Floating objects

How do I make an object which is in every room and the player cannot see it, but can take it?

That’s an interesting question. I’m not sure how the player will know that the object is present and takeable, if it’s not visible (that is, not being shown in the room description). That standard way to make an object that’s in every room is with a MultiLoc or a MultiInstance. You can read about these in Learning T3.

If the player can take your MultiLoc, you will need to write your own code for dobjFor(Take) so as to override the library’s verify() and check() routines. In the action() block you’ll need to basically get rid of the object’s location list.

A better alternative might be to create a second object (initially nowhere) that is a simple Thing. When the player tries to take the MultiLoc, get rid of it and silently swap in the single Thing that has the same printed name.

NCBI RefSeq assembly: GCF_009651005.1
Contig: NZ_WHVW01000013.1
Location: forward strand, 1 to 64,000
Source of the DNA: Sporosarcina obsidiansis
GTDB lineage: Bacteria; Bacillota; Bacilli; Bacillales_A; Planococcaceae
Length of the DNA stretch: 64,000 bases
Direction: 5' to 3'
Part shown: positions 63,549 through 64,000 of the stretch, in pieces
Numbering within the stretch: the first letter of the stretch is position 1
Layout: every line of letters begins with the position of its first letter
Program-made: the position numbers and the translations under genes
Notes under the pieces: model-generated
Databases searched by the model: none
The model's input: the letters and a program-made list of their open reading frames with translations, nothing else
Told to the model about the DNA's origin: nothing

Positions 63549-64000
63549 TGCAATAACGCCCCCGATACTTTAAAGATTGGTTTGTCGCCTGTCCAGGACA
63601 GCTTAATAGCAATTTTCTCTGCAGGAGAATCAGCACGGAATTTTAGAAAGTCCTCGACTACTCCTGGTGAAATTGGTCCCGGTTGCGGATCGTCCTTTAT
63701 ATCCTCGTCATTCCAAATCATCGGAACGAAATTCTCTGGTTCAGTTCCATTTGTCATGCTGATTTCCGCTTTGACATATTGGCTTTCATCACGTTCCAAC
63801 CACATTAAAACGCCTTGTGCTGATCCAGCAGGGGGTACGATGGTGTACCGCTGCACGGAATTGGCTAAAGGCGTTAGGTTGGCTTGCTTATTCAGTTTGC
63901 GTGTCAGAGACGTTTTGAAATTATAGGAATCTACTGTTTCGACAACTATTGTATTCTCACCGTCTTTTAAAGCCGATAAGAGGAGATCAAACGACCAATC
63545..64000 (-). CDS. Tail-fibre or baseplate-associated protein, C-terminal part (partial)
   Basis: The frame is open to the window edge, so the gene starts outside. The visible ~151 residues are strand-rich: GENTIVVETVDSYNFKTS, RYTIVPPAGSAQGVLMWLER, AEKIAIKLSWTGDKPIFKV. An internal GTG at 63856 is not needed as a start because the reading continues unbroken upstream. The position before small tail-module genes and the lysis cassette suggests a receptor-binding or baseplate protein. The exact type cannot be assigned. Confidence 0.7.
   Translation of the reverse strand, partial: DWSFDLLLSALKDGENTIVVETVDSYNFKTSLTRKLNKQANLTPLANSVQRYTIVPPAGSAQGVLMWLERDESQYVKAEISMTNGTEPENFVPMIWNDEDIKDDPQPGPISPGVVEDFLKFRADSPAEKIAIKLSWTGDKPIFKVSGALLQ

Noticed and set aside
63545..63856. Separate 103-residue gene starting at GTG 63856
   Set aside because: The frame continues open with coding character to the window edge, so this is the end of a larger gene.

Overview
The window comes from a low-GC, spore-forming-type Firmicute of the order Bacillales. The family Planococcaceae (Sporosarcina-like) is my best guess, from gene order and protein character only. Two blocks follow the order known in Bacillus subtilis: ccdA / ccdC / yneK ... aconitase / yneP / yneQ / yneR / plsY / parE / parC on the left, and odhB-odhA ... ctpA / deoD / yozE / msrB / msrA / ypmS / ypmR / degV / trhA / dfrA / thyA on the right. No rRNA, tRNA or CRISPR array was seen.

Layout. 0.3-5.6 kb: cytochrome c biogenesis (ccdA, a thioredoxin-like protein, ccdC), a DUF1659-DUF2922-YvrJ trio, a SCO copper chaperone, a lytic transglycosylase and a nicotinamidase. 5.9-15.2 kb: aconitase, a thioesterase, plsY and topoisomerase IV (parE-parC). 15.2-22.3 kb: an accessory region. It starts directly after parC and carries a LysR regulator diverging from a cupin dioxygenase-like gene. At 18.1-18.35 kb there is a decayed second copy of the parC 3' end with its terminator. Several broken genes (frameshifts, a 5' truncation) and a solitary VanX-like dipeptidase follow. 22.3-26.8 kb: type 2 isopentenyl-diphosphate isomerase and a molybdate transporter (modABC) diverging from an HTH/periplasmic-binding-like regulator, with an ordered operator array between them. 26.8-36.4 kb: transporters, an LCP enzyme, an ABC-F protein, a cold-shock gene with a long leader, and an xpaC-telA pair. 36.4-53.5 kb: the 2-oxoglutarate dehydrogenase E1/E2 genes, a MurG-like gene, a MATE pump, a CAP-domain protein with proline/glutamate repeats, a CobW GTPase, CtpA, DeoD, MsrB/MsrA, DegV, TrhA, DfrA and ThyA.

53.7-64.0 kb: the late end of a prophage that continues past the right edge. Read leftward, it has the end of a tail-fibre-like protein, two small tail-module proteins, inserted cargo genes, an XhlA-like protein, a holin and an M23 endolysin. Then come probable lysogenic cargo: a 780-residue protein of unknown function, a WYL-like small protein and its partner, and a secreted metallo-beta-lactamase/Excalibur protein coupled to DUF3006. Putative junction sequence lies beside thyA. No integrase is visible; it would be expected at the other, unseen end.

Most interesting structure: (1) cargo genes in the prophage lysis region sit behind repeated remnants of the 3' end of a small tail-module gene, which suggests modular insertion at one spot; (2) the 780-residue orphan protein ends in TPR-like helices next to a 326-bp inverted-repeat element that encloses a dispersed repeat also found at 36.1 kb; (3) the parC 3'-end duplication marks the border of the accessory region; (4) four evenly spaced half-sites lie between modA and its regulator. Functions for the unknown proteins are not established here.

This strategy relates to my next question, which is, what happens after the player takes it? I assume it disappears from everywhere else … but then suppose the player drops it. Does it go back to being everywhere? You’ll want to think this through carefully.

Another alternative would be to make the object a Component of the player object. That way it will always be in scope, but will never be referred to in the room description. When the player takes it, make it not be a component any more. If the object is truly in every room in the game, this might be a better way to do it.

The object in question is an easter egg. The player is not meant to know it’s there.

In that case, make it a Component of the player object. You may also want to customize the actions it will or won’t respond to. For instance, if you want it to be takeable but not examinable, you could give dobjFor(Examine) a fake output that looks exactly like what the parser would respond if you tried to examine a nonexistent thing.

I was looking for something like inform’s foundin and concealed. If there’s anything like that.

Look at the Hidden and PresentLater classes (p. 25 of Learning T3).

Thanks. I will.